The Urantia Book
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A Synopsis of Paper 71: Development of the State

The state is not of divine origin, nor was it purposely produced by intelligent human action. It is an evolution of civilization that regulates social interaction and represents society's net gain after the devastation of war.

An enduring state needs to have a common language, mores, and institutions. Strong states are held together by several factors, including private property, cities, agriculture, domestication of animals, patriarchal family units, a clearly defined territory, and strong rulers. Democracy is an ideal but has inherent dangers, one of which is the glorification of mediocrity. Democracy is a product of civilization rather than of evolution.

The ideal state is guided by the realization of human brotherhood, intelligent patriotism, and cosmic insight. It  should provide for liberty, security, education, and social coordination. Society will not progress well if it permits idleness and poverty, but poverty will never be eliminated if degenerate stocks are freely supported and permitted to reproduce without restraint. A government must evolve if it is to survive.

An ideal society cannot be realized while the weak are allowed to take unfair advantage of idealists. People must live according to their ideals while maintaining adequate defense against those who may seek to exploit them. The test of the idealism of a government is the maintenance of military preparedness for defense but never for offense.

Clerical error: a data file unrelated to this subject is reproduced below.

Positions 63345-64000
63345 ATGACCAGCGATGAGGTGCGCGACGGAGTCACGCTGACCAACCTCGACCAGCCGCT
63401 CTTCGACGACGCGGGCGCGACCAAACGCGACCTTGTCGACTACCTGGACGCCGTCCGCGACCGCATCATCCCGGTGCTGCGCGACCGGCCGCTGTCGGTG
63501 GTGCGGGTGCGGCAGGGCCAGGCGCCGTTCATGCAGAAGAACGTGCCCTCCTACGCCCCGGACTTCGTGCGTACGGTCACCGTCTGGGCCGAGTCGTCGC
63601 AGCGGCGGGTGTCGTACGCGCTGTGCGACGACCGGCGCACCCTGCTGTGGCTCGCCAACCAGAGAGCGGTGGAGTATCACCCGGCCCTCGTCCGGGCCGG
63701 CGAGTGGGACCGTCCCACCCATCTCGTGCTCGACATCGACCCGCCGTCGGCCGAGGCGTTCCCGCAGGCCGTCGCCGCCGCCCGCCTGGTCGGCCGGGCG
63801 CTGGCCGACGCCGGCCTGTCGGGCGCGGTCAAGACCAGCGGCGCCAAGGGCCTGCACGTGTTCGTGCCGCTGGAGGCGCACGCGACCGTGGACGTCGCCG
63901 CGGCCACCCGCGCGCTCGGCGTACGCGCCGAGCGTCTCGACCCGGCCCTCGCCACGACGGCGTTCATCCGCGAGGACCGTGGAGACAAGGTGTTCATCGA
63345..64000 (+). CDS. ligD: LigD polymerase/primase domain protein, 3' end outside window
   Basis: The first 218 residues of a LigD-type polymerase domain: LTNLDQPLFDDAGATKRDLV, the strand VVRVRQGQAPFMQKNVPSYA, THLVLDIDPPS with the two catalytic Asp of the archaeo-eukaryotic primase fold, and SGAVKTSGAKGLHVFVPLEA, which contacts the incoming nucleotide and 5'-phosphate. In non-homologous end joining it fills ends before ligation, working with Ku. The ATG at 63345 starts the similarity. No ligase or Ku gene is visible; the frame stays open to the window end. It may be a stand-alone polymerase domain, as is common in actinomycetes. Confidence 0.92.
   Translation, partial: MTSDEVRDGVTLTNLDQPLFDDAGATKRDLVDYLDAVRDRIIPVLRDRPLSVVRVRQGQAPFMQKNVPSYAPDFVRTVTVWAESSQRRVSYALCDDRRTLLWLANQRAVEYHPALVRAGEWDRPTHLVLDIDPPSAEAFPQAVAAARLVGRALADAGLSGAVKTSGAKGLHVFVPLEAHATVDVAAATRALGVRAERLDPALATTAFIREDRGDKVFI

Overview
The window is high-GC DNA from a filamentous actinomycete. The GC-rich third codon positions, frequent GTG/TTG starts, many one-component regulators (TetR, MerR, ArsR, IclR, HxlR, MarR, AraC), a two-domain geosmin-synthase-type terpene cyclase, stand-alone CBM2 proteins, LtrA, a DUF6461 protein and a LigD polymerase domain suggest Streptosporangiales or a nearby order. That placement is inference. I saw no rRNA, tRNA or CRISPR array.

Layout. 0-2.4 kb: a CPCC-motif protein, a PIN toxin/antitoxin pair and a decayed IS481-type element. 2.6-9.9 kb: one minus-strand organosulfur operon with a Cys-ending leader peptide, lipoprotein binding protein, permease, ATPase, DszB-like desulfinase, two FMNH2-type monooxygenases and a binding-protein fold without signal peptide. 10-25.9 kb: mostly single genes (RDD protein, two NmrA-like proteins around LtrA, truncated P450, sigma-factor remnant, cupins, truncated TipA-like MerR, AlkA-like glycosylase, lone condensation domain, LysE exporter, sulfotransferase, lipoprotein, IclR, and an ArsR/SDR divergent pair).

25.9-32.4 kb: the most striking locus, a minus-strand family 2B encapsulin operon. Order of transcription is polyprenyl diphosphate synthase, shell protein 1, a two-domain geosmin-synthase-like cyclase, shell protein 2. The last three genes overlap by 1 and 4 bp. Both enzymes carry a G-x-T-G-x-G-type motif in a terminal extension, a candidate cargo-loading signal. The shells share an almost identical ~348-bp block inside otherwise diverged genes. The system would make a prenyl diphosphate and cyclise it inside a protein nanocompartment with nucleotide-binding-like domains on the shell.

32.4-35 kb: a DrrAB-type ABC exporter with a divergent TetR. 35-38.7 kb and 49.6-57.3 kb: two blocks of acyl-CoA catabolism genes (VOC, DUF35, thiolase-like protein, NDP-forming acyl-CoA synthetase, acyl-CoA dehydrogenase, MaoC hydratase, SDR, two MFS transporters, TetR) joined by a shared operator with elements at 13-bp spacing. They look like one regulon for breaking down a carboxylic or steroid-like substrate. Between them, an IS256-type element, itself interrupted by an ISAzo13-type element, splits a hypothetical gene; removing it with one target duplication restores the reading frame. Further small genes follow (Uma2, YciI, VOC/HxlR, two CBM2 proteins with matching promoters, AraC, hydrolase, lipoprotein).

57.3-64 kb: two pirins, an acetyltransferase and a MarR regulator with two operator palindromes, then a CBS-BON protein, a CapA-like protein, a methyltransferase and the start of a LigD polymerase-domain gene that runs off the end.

Profit motives are necessary to keep people at work, but profit motives must be augmented by service motives. In the ideal state, education continues throughout life. Philosophy, the search for wisdom, may become the chief pursuit of citizens. Control of education must be taken from lawyers and businessmen and entrusted to philosophers and scientists.

The only sacred feature of government is its division into executive, legislative and judicial domains; the universe is administered in accordance with such a plan. Apart from this divine concept, the form of government is not as important as the fact that its citizenry is ever progressing toward the goal of augmented self-control and increased social service.

The earmarks of ideal statehood are: the executive, legislative, and judicial branches; freedom of social, political, and religious activities; abolition of human bondage; citizen's control of taxation; universal lifelong education; proper adjustment between local and national government; fostering of science; conquest of disease; sexual equality; use of machines to reduce drudgery; universal language; end of war; and exaltation of the pursuit of wisdom.

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